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Coal Gasification Technologies in Building Energy Security - Some Policy Suggestions

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... looks like heading from bad to worse in the coming days. ... impossible to meet this ... As our President His Excellency Dr. Shri A.P.J.Abdul Kalam ... – PowerPoint PPT presentation

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Title: Coal Gasification Technologies in Building Energy Security - Some Policy Suggestions


1
  • Coal Gasification Technologies in Building Energy
    Security - Some Policy Suggestions
  • R.H. KHWAJA, I.A.S
  • CMD,SCCL

26th July 2006, ENERGY CONCLAVE -2006, NEW DELHI.
2
  • The price of oil hit record high of 78 per
    barrel on 10.7.2006. The energy crunch looks
    like heading from bad to worse in the coming
    days.
  • Report of Goldman Sachs predicts that between
    2000-2050 Indias GDP will rise 60 times and
    Chinas 40 times.
  • It is impossible to meet this demand. The world
    crude oil production today is just 85 Million
    Barrels per day and does not seem likely rise
    much higher.

3
  • Approximately 94 of Indias energy consumption
    is based on 3 sources of fossil fuels coal, oil
    and natural gas. Natural gas has experienced a
    fast rate of growth among the fuels in Indias
    primary energy supply.
  • The imperatives of such rise in demand for energy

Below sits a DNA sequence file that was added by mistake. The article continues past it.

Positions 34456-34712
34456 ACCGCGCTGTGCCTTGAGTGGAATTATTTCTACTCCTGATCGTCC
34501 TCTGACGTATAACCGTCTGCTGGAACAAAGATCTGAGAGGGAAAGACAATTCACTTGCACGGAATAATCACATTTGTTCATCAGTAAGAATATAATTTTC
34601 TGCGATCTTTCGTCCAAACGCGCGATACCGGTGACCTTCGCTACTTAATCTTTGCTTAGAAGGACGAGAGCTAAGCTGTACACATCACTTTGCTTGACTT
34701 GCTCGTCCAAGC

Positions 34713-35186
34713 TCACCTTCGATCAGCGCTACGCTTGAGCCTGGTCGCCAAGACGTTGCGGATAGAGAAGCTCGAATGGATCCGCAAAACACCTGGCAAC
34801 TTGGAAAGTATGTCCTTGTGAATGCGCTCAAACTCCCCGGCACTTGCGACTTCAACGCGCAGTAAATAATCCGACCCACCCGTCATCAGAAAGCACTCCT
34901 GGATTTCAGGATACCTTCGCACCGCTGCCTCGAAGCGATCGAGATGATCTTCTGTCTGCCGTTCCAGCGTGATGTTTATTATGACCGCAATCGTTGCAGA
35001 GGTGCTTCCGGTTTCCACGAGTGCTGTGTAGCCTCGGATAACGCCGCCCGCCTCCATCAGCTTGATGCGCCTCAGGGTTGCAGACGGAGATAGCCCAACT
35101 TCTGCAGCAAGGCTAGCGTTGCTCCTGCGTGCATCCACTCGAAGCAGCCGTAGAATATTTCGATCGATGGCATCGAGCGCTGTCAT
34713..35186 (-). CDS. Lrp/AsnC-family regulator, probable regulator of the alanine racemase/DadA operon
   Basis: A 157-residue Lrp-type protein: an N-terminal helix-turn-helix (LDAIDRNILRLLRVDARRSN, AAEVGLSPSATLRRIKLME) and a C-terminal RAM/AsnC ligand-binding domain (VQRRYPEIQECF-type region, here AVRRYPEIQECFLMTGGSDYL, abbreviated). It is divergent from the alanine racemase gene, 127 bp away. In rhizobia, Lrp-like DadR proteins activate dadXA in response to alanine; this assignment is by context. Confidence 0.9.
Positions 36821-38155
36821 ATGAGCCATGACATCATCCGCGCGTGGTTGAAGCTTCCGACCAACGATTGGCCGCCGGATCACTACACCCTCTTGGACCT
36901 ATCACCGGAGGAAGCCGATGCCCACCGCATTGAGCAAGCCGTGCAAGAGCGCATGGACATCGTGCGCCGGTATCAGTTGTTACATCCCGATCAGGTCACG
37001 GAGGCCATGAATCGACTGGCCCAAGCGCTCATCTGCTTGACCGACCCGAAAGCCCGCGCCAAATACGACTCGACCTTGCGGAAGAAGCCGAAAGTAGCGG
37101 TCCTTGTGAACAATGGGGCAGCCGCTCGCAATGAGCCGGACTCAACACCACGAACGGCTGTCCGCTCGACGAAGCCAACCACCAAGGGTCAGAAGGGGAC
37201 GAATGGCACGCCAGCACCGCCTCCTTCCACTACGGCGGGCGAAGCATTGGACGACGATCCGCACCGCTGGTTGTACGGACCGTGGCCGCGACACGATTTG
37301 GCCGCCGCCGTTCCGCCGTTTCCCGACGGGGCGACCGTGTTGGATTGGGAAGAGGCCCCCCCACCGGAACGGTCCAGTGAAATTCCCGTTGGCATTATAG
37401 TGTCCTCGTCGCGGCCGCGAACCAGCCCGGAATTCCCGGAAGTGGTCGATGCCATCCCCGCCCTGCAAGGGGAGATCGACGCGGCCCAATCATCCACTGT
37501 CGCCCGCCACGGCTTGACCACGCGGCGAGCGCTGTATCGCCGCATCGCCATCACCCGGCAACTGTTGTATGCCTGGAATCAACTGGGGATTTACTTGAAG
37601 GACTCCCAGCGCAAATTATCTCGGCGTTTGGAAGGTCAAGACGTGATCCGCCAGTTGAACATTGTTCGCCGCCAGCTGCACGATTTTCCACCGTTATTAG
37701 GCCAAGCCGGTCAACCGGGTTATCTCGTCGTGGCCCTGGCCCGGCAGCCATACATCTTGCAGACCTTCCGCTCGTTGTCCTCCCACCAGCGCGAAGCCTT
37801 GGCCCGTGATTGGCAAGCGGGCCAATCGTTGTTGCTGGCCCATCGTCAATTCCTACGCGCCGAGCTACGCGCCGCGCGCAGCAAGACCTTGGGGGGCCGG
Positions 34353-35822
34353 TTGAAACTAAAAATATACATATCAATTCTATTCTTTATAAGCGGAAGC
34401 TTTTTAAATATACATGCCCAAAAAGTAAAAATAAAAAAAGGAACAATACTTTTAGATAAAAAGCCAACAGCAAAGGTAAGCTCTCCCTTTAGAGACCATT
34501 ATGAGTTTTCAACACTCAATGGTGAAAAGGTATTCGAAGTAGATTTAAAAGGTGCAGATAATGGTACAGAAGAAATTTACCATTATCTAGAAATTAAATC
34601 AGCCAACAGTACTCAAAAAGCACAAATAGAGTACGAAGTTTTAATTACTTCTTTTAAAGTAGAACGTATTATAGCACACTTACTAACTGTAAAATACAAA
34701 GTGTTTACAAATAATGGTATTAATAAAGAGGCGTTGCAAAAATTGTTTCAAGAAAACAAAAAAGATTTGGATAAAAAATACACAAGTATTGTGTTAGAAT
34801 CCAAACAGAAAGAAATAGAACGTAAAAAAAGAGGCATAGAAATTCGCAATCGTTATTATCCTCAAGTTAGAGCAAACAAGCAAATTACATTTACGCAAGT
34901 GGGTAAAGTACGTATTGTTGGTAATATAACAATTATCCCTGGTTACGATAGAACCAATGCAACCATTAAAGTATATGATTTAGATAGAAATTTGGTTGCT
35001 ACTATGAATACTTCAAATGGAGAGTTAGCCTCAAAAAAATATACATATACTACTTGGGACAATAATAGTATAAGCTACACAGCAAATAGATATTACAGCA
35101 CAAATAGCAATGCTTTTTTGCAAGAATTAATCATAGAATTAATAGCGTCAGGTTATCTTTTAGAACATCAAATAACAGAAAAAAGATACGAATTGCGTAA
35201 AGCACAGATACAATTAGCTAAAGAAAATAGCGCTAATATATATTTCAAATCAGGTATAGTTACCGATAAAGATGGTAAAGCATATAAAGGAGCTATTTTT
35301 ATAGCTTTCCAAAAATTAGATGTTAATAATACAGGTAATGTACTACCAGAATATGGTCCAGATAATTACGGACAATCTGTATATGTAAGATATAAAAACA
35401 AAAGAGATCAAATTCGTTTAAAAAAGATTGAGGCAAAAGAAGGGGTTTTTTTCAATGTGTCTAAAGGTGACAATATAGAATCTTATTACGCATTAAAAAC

and the rising oil prices dictate that the Energy
    Security of our Nation is as important as that of
    territorial security.
  • As our President His Excellency Dr. Shri
    A.P.J.Abdul Kalam mentioned we should strive for
    energy independence to achieve the higher
    economic growth rate.

4
  • To build energy security of our nation, we should
    have a holistic approach towards various sources
    of energy, which includes renewable and
    non-renewable sources. There has to be an
    integrated approach in evolving a balanced fuel
    mix so that not only our energy needs but our
    environmental concerns are also addressed.
  • Approximately 80 of the world's energy
    consumption is based on three sources of fossil
    fuel coal, oil, and natural gas.

5
  • If we continue to burn fossil fuel at our present
    rate, we could experience a quadrupling of world
    CO2 emissions over the course of the next 125
    years as a consequence of population growth and
    increased energy demands. According to the
    International Energy Agency (IEA), emissions
    generated by world energy consumption will
    increase by 70 by 2020.
  • Since the Natural gas is combustible and burns
    more cleanly than any other energy sources helps
    reinforce its position as one of the most highly
    used energy sources in the future. Oil continues
    to drop even though the oil consumption has
    increased, while coal remains unchanged.

6
  • Therefore in the long run for eco-effective
    energy solutions India has to focus on coal
    gasification technologies like Coal bed Methane
    (CBM), Underground Coal Gasification (UGC),
    Surface Coal Gasification (SCG), Integrated
    Gasification Combined Cycles (IGCC) and Fluidized